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Difficulties of genre
on 11 June 2013
What an interesting novel this is. But though a page-turner, as any thriller should be, with a high-octane literary style, it's difficult to know how to approach it. It appears to be a psychological thriller, but somehow, by the end, it becomes a ghost story. Or is it a species of magic realism as applied to the thriller? Or a modern take on the minotaur myth? Or science-fiction: Toby, the narrator, experiences mind-trips into icy landscapes, possibly through his computer; the central male figure, Roehm, is everywhere yet no where, apparently a scientist engaged in animal experiments yet with no ID trace at all. Or maybe it's a tricksy example of the unreliable narrator - most of it is told from 19 year old Toby's point of view, yet not in a language any teenager would be capable of using. This blurring of the genres may puzzle, but it does give an added layer of interest to the novel, making it more intriguing. On the other hand, it does risk confusing any reader expecting the standard realistic treatment. It creates narrative instability, an air of doubt and mystery; the reader skates on slippery ground.
Duncker uses the classic plot device of introducing a stranger into a tightly closed family circle, creating chaos: Roehm, the lover of Toby's mother, stirs up desire, fear, jealousy, violence, extreme anxiety; he comes between them all. The tension lies in two questions: who is Roehm and what does he want? Neither question is satisfactorily answered, leaving an uneasy space in which the reader is forced to speculate. On a literary-mythical level, Roehm is the minotaur; he is the devil in Faust (we have an opera scene to point this out); he is a sort of Frankenstein monster raised from the deep; he's a ghost. His menace is palpable, his disguise beguiling; he is an impressive creation, but a puzzling one.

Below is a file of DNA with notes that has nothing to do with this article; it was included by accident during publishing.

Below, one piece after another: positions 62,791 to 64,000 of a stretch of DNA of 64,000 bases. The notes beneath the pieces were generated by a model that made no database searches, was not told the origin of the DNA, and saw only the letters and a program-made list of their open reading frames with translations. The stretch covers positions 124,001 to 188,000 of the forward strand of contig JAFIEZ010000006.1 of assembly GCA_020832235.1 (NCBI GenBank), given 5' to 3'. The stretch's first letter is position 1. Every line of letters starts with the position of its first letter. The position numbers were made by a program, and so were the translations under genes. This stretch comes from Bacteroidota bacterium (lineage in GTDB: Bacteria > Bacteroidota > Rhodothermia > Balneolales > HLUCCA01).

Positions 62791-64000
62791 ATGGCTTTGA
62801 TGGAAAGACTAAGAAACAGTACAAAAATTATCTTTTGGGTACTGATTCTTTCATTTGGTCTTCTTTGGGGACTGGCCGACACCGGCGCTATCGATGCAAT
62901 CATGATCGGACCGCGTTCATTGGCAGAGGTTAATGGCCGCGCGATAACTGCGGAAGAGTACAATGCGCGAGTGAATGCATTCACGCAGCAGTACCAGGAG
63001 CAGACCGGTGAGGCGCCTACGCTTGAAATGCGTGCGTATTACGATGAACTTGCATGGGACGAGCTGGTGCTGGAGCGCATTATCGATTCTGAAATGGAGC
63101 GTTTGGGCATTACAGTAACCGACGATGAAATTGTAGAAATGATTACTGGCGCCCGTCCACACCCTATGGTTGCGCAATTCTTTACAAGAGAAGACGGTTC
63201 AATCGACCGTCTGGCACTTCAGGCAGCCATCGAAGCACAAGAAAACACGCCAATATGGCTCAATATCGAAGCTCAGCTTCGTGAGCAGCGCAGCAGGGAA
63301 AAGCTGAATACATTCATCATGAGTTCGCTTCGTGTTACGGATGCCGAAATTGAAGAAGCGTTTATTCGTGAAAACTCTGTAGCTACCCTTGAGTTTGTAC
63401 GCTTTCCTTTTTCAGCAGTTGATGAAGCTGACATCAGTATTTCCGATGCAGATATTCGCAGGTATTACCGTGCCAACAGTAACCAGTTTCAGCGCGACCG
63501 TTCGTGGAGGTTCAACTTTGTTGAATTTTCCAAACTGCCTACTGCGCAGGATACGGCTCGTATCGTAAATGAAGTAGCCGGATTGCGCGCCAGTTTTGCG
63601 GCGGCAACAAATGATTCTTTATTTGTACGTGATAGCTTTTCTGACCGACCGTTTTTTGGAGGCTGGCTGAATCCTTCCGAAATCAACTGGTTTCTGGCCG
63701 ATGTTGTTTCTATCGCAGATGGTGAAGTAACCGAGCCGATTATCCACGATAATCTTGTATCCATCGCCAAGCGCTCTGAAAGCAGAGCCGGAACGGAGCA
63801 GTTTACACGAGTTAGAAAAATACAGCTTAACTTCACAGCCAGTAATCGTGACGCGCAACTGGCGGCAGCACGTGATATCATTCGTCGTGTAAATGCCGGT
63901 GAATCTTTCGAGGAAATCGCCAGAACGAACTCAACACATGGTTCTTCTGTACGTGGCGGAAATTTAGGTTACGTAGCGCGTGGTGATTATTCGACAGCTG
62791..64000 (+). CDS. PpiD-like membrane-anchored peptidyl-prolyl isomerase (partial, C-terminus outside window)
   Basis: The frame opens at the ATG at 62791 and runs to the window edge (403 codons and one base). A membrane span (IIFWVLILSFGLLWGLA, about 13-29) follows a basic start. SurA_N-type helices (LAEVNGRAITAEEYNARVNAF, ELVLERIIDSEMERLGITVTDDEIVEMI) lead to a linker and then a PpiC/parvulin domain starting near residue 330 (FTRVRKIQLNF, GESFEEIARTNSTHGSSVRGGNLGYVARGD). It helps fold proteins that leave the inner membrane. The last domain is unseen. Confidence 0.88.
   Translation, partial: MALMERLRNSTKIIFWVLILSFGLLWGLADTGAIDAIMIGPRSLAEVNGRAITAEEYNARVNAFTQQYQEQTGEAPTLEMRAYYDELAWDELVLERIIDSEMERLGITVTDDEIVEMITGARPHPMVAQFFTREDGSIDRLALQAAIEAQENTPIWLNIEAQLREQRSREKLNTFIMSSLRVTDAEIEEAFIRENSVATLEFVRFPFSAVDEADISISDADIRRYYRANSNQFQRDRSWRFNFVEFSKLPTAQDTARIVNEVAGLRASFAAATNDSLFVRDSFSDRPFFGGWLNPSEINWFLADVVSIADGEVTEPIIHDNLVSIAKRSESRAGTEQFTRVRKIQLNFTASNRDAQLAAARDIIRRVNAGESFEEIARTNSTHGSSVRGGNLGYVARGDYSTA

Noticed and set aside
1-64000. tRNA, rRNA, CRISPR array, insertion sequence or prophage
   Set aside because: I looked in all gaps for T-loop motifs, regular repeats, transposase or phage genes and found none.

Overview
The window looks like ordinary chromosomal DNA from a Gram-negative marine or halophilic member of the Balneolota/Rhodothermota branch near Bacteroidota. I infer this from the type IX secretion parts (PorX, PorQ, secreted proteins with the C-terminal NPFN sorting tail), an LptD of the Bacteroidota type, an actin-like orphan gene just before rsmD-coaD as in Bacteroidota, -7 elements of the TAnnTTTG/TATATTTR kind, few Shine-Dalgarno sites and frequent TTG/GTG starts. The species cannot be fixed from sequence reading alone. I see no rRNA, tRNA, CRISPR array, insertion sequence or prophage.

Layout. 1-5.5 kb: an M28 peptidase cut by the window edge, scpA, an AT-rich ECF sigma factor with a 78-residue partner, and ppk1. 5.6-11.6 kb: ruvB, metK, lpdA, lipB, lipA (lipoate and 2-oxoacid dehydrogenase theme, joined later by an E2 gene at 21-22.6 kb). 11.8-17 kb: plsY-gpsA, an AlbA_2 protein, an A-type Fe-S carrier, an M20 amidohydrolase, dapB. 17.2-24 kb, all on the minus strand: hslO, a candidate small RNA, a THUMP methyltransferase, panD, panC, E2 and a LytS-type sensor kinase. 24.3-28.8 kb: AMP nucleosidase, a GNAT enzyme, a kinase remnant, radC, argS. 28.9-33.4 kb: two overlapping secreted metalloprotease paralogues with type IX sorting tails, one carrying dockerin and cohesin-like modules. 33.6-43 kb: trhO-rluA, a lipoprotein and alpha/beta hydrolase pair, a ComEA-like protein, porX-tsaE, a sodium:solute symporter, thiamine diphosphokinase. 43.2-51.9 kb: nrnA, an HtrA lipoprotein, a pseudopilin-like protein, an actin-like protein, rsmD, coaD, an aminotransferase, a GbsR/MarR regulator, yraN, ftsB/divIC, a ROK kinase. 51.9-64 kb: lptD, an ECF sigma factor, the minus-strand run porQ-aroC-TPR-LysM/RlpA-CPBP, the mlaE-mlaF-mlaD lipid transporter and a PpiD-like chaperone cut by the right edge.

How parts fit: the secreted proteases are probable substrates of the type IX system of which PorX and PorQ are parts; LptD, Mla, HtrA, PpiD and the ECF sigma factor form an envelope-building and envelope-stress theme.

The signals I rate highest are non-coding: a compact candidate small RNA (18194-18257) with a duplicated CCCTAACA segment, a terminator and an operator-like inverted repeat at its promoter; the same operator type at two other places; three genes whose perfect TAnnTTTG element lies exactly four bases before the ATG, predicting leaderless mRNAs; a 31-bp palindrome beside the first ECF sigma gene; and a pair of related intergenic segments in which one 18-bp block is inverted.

One can, of course, take this as a psychological thriller and be satisfied with that. All the uncertainties can be ascribed to the imagination of Toby, a skilful narrator. Perhaps he is a gifted child, a precocious writer, reinventing himself; he is obsessed by his mother to the point of incest, and deeply troubled by the appearance of his mother's lover, who might be the father who abandoned him before birth - thus, no ordinary teenager. The one chapter written in the voice of his mother, giving us an account of his inception, is, on this reading, problematic - but did she write it, or did the boy? Who knows? The author certainly isn't letting on: no framing devices here to let you know how the text came to be written.
I suspect that when I was younger and a less experienced reader, I would find this genre-blurring, this literary teasing, annoying. Now I welcome it for the textual puzzles it throw up, the multiple interpretations it invites (which makes it a good choice for reading group discussions). But I have to say the surprise ending is hard to swallow and seems quite out of keeping with the rest of the story. It sounds a false note which reverberates back through the narrative - which, of course, may have been intentional; it certainly makes you rethink the whole thing.
The story grips you, though, and the language impresses: that's the important thing.